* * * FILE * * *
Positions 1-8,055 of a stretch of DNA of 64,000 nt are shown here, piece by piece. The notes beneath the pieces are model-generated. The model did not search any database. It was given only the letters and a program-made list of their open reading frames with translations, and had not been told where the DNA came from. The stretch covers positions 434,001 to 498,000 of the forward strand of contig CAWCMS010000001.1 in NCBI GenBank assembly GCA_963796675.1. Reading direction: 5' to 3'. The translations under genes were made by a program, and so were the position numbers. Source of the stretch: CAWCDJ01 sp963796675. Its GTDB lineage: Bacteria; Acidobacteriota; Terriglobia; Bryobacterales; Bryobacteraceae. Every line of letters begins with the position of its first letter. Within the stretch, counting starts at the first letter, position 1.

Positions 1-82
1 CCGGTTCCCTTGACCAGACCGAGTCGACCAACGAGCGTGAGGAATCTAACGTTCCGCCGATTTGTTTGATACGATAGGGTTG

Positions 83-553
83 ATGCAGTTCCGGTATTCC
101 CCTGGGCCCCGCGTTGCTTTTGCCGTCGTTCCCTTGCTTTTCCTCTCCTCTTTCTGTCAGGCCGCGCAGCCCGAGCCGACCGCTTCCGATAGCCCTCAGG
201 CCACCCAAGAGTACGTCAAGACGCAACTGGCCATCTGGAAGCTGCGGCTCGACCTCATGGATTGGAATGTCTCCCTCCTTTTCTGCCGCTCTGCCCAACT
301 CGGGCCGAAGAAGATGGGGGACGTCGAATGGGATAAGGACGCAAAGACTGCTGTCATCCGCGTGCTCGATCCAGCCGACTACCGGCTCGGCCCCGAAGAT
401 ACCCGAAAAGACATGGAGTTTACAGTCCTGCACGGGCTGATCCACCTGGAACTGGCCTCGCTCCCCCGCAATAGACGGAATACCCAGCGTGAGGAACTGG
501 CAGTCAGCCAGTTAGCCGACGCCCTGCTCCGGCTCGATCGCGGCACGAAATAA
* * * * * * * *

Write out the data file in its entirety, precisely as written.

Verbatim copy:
Positions 1-8,055 of a stretch of DNA of 64,000 nt are shown here, piece by piece. The notes beneath the pieces are model-generated. The model did not search any database. It was given only the letters and a program-made list of their open reading frames with translations, and had not been told where the DNA came from. The stretch covers positions 434,001 to 498,000 of the forward strand of contig CAWCMS010000001.1 in NCBI GenBank assembly GCA_963796675.1. Reading direction: 5' to 3'. The translations under genes were made by a program, and so were the position numbers. Source of the stretch: CAWCDJ01 sp963796675. Its GTDB lineage: Bacteria; Acidobacteriota; Terriglobia; Bryobacterales; Bryobacteraceae. Every line of letters begins with the position of its first letter. Within the stretch, counting starts at the first letter, position 1.

Positions 1-82
1 CCGGTTCCCTTGACCAGACCGAGTCGACCAACGAGCGTGAGGAATCTAACGTTCCGCCGATTTGTTTGATACGATAGGGTTG

Positions 83-553
83 ATGCAGTTCCGGTATTCC
101 CCTGGGCCCCGCGTTGCTTTTGCCGTCGTTCCCTTGCTTTTCCTCTCCTCTTTCTGTCAGGCCGCGCAGCCCGAGCCGACCGCTTCCGATAGCCCTCAGG
201 CCACCCAAGAGTACGTCAAGACGCAACTGGCCATCTGGAAGCTGCGGCTCGACCTCATGGATTGGAATGTCTCCCTCCTTTTCTGCCGCTCTGCCCAACT
301 CGGGCCGAAGAAGATGGGGGACGTCGAATGGGATAAGGACGCAAAGACTGCTGTCATCCGCGTGCTCGATCCAGCCGACTACCGGCTCGGCCCCGAAGAT
401 ACCCGAAAAGACATGGAGTTTACAGTCCTGCACGGGCTGATCCACCTGGAACTGGCCTCGCTCCCCCGCAATAGACGGAATACCCAGCGTGAGGAACTGG
501 CAGTCAGCCAGTTAGCCGACGCCCTGCTCCGGCTCGATCGCGGCACGAAATAA